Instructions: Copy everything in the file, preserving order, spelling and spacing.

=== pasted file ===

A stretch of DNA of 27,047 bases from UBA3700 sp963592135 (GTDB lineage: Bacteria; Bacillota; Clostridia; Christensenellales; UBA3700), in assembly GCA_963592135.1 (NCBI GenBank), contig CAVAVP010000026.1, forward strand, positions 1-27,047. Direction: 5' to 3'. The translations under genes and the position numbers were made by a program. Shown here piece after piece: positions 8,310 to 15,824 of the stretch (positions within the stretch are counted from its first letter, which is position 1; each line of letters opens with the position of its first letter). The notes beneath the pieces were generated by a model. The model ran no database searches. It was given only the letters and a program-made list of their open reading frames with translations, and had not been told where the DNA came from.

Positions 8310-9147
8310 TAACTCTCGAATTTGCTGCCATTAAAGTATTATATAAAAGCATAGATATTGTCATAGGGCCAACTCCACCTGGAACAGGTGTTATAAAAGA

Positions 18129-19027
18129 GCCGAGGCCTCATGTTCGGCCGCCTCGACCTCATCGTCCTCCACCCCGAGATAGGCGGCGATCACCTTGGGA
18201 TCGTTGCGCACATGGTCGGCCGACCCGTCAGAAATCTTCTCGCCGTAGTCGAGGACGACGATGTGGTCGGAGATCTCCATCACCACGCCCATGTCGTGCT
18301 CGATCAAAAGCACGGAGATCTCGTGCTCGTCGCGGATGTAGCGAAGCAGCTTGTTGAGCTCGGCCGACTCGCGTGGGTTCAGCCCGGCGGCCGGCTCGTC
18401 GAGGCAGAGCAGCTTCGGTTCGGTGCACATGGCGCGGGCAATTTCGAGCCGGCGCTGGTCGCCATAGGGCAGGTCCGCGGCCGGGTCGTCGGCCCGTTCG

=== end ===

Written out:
A stretch of DNA of 27,047 bases from UBA3700 sp963592135 (GTDB lineage: Bacteria; Bacillota; Clostridia; Christensenellales; UBA3700), in assembly GCA_963592135.1 (NCBI GenBank), contig CAVAVP010000026.1, forward strand, positions 1-27,047. Direction: 5' to 3'. The translations under genes and the position numbers were made by a program. Shown here piece after piece: positions 8,310 to 15,824 of the stretch (positions within the stretch are counted from its first letter, which is position 1; each line of letters opens with the position of its first letter). The notes beneath the pieces were generated by a model. The model ran no database searches. It was given only the letters and a program-made list of their open reading frames with translations, and had not been told where the DNA came from.

Positions 8310-9147
8310 TAACTCTCGAATTTGCTGCCATTAAAGTATTATATAAAAGCATAGATATTGTCATAGGGCCAACTCCACCTGGAACAGGTGTTATAAAAGA

Positions 18129-19027
18129 GCCGAGGCCTCATGTTCGGCCGCCTCGACCTCATCGTCCTCCACCCCGAGATAGGCGGCGATCACCTTGGGA
18201 TCGTTGCGCACATGGTCGGCCGACCCGTCAGAAATCTTCTCGCCGTAGTCGAGGACGACGATGTGGTCGGAGATCTCCATCACCACGCCCATGTCGTGCT
18301 CGATCAAAAGCACGGAGATCTCGTGCTCGTCGCGGATGTAGCGAAGCAGCTTGTTGAGCTCGGCCGACTCGCGTGGGTTCAGCCCGGCGGCCGGCTCGTC
18401 GAGGCAGAGCAGCTTCGGTTCGGTGCACATGGCGCGGGCAATTTCGAGCCGGCGCTGGTCGCCATAGGGCAGGTCCGCGGCCGGGTCGTCGGCCCGTTCG